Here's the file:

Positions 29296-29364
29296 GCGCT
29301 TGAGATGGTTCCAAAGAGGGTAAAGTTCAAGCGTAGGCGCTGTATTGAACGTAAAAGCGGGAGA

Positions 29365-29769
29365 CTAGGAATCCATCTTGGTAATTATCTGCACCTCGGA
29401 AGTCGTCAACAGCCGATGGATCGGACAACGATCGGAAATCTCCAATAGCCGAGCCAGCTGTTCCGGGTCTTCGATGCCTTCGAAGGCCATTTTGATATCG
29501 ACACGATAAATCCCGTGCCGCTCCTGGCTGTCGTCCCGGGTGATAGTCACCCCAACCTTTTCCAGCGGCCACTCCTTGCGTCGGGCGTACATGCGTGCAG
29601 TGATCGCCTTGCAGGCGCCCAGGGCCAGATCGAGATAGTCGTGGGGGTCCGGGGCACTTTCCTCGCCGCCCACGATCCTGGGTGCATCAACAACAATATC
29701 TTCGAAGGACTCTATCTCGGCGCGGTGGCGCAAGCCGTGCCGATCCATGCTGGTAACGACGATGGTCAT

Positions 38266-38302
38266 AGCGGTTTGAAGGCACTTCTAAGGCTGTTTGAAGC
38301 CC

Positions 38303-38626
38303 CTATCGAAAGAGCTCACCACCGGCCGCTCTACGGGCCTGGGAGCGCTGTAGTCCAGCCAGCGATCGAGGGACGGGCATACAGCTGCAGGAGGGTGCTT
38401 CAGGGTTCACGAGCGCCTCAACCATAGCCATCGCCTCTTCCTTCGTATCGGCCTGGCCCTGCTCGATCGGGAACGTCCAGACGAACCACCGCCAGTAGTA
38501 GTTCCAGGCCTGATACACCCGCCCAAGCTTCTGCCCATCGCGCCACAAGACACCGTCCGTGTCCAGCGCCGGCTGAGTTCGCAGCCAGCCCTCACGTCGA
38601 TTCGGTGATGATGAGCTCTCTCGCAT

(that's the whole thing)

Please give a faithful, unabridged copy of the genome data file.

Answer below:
Positions 29296-29364
29296 GCGCT
29301 TGAGATGGTTCCAAAGAGGGTAAAGTTCAAGCGTAGGCGCTGTATTGAACGTAAAAGCGGGAGA

Positions 29365-29769
29365 CTAGGAATCCATCTTGGTAATTATCTGCACCTCGGA
29401 AGTCGTCAACAGCCGATGGATCGGACAACGATCGGAAATCTCCAATAGCCGAGCCAGCTGTTCCGGGTCTTCGATGCCTTCGAAGGCCATTTTGATATCG
29501 ACACGATAAATCCCGTGCCGCTCCTGGCTGTCGTCCCGGGTGATAGTCACCCCAACCTTTTCCAGCGGCCACTCCTTGCGTCGGGCGTACATGCGTGCAG
29601 TGATCGCCTTGCAGGCGCCCAGGGCCAGATCGAGATAGTCGTGGGGGTCCGGGGCACTTTCCTCGCCGCCCACGATCCTGGGTGCATCAACAACAATATC
29701 TTCGAAGGACTCTATCTCGGCGCGGTGGCGCAAGCCGTGCCGATCCATGCTGGTAACGACGATGGTCAT

Positions 38266-38302
38266 AGCGGTTTGAAGGCACTTCTAAGGCTGTTTGAAGC
38301 CC

Positions 38303-38626
38303 CTATCGAAAGAGCTCACCACCGGCCGCTCTACGGGCCTGGGAGCGCTGTAGTCCAGCCAGCGATCGAGGGACGGGCATACAGCTGCAGGAGGGTGCTT
38401 CAGGGTTCACGAGCGCCTCAACCATAGCCATCGCCTCTTCCTTCGTATCGGCCTGGCCCTGCTCGATCGGGAACGTCCAGACGAACCACCGCCAGTAGTA
38501 GTTCCAGGCCTGATACACCCGCCCAAGCTTCTGCCCATCGCGCCACAAGACACCGTCCGTGTCCAGCGCCGGCTGAGTTCGCAGCCAGCCCTCACGTCGA
38601 TTCGGTGATGATGAGCTCTCTCGCAT